COMMENTARY | The Los Angeles Dodgers are no doubt regretting the 5-year, $85 million contract extension they gave right fielder Andre Ethier in June. The emergence of prospect and fellow big-money signee Yasiel Puig and Ethier's declining production make the deal look like an albatross.
But is Ethier hasn't really been that bad this season. The numbers aren't as horrific as some make it seem. Surprisingly, he's been equally mediocre against left- and right-handed pitching. However, he got off to a quick start against lefties and he's just regressing to the mean.
Ethier is hitting 20 points less than he did in 2012, yet his on-base percentage is a couple points higher this season. That's thanks to an increased walk rate.
His walk rate was 8.1 percent in 2012 -- his lowest mark since his rookie season (2006, 7.7 percent). While an 8 percent walk rate is a touch less than league-average, but it isn't a Luis Cruz-esque, either. Ethier has also reduced his strikeout rate a bit from last season (20.1 percent to 19.4 percent).
Ethier's power is, unfortunately, absent. He seemed to have rediscovered it a little last season, posting a .176 isolated power mark -- just a less than above-average. This season, however, he's been merely average with his ISO (.142).
The advanced numbers suggest Ethier isn't doing anything considerably different than he did last season. He's swinging at fewer pitches out of the strikezone while swinging at more in the strikezone.
The only thing I can see is he's hitting more fly balls. His groundball-to-fly ball ratio is 0.85. His line drive percentage is down less than 1 percent, but is still better than his career rate.
It isn't a bad thing Ethier is hitting more fly balls. He isn't a speed demon and won't leg out many infield singles. But if he's going to hit the ball in the air more, he needs to hit some of them either in a gap or over the fence.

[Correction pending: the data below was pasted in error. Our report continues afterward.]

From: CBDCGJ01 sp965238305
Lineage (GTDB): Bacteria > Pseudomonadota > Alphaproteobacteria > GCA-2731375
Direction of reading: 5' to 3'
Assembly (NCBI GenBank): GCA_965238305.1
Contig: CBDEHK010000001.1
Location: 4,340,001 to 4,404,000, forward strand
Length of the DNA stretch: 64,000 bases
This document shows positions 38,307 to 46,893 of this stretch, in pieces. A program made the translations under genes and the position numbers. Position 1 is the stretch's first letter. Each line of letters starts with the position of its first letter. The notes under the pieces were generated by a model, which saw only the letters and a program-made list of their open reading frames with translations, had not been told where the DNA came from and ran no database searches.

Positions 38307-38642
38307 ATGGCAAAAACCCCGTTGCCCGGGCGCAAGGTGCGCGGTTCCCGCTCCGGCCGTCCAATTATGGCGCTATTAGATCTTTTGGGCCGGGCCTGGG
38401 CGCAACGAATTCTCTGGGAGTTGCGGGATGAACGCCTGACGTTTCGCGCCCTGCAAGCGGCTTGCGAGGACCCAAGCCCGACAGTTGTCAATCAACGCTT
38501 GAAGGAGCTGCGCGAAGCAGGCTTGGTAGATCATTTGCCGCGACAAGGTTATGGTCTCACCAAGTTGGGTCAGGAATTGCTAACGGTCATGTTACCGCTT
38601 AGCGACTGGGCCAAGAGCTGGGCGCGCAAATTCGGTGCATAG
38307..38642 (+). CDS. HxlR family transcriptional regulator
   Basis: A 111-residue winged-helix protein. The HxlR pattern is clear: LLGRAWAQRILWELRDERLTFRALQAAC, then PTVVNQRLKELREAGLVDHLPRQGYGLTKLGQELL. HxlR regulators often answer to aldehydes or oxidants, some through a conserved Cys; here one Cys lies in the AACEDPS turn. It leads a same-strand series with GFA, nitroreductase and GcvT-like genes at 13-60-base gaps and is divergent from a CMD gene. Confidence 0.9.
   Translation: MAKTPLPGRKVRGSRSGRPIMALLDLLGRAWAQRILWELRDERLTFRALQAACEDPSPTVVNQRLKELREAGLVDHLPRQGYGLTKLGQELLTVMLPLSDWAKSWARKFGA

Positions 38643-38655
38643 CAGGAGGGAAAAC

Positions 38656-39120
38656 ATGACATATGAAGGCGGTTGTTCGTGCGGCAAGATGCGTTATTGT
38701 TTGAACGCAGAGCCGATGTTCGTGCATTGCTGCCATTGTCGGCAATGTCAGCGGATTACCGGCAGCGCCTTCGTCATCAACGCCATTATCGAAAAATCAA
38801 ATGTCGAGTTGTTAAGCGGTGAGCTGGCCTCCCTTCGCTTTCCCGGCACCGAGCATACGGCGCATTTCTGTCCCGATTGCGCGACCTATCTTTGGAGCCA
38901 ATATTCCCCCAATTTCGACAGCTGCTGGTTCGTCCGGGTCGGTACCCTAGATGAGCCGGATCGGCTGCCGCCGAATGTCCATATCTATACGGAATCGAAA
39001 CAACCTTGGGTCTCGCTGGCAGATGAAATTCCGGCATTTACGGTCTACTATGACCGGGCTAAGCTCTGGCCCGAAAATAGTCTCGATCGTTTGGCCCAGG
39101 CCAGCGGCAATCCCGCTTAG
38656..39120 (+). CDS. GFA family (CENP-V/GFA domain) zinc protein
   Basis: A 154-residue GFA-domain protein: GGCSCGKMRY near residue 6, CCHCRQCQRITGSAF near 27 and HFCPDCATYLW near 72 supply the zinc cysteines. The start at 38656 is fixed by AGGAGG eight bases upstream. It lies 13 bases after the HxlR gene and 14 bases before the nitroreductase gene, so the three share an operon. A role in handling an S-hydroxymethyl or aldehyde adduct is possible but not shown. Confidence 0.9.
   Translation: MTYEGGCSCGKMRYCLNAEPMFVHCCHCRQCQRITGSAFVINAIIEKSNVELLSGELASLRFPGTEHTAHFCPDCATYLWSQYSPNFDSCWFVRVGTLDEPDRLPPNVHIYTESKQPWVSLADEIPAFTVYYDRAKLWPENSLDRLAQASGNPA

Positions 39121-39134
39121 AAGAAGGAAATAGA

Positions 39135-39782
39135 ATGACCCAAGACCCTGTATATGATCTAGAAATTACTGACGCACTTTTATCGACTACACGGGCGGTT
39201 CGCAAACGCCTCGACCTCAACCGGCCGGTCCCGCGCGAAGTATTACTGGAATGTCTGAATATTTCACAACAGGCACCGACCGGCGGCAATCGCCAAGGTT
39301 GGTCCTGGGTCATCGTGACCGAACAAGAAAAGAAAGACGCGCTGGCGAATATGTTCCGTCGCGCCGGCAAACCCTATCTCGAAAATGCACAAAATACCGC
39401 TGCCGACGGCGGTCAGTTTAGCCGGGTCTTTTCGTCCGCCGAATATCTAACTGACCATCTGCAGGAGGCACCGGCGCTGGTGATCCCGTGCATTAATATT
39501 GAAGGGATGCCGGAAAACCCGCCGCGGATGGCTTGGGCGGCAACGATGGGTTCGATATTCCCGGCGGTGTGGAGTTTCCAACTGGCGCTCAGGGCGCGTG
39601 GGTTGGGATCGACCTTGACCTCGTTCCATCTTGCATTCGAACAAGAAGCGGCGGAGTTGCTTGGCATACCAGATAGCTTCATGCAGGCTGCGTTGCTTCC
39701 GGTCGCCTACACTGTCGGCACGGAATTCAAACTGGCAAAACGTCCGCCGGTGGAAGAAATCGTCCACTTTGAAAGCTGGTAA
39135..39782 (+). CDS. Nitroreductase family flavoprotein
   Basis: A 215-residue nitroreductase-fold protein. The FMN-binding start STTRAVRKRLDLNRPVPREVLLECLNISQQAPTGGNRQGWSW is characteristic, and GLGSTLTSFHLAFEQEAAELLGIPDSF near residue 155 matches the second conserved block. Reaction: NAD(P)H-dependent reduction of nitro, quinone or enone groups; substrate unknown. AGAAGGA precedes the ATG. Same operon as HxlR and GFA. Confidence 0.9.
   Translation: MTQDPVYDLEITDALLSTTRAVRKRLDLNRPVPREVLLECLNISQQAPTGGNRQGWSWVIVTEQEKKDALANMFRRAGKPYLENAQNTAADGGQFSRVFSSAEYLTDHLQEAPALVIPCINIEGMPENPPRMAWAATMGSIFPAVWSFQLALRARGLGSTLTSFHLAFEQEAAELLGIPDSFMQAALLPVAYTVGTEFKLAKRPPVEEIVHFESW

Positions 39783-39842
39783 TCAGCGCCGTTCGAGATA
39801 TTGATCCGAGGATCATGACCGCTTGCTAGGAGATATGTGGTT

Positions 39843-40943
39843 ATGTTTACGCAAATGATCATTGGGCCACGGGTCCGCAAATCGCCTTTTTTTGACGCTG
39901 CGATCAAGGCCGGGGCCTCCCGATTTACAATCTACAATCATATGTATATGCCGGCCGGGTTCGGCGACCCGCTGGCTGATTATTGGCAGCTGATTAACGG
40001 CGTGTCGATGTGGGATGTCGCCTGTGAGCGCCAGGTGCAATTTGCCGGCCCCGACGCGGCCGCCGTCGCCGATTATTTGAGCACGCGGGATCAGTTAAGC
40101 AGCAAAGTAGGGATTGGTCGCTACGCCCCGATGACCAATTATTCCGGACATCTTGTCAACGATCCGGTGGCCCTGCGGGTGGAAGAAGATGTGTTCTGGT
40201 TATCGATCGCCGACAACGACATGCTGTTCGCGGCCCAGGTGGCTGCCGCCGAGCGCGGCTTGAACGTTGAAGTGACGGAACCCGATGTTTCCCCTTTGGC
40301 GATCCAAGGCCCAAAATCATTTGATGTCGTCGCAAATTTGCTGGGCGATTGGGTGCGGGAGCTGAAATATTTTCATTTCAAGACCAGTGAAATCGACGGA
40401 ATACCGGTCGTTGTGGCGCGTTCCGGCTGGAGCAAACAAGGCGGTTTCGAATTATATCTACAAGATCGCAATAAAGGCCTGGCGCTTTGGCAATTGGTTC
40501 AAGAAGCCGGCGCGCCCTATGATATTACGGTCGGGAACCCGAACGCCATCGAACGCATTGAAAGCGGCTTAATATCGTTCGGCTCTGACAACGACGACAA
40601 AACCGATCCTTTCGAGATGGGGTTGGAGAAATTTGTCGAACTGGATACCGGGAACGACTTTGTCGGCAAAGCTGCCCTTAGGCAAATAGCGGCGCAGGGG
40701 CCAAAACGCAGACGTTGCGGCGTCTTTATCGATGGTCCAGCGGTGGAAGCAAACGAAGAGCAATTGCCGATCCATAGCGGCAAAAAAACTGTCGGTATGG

Despite hitting more fly balls, he's hitting fewer home runs. He's below league-average in HR/FB rate at 8.6 percent. It was 14.1 percent in 2012 -- tied for the second-best mark of his career.
Ethier's down production didn't prompt Dodgers' manager Don Mattingly to bench him, but it was his perceived lack of effort.
Mattingly made some candid comments before the May 22 game in Milwaukee, and they raised some eyebrows
"I'm putting out my lineup that I feel is going to be the most competitive and going to compete the hardest."
That was in response to a question about Ethier's benching. The saga that followed was epic -- and is seemingly over for now. Grit and effort aside, Ethier, despite his struggles (which aren't that bad this season), gives the Dodgers the best chance to win (against a right-handed pitcher, at least). He shouldn't sit against righties unless he's hurt.
The Dodgers' offense is struggling. That's no secret. While Ethier hasn't been as good as he was last season or is he worth his extension, it's hardly all his fault. But this team seems to be looking for scapegoats these days and Ethier and Mattingly appear to be them.
I'd be shocked if Mattingly makes it through the season. I think Ethier will, but he'll almost certainly be dealt in the winter to open a spot for Puig or Joc Pederson.
Ethier hasn't been great this season, but he's far from the biggest problem the Dodgers have on the offensive end.Dustin Nosler has followed the Dodgers from Northern California all his life. He's the founder of Feelin' Kinda Blue, a Dodger blog. He also co-hosts "Dugout Blues," a weekly Dodger podcast. Find him on Twitter @FeelinKindaBlue.
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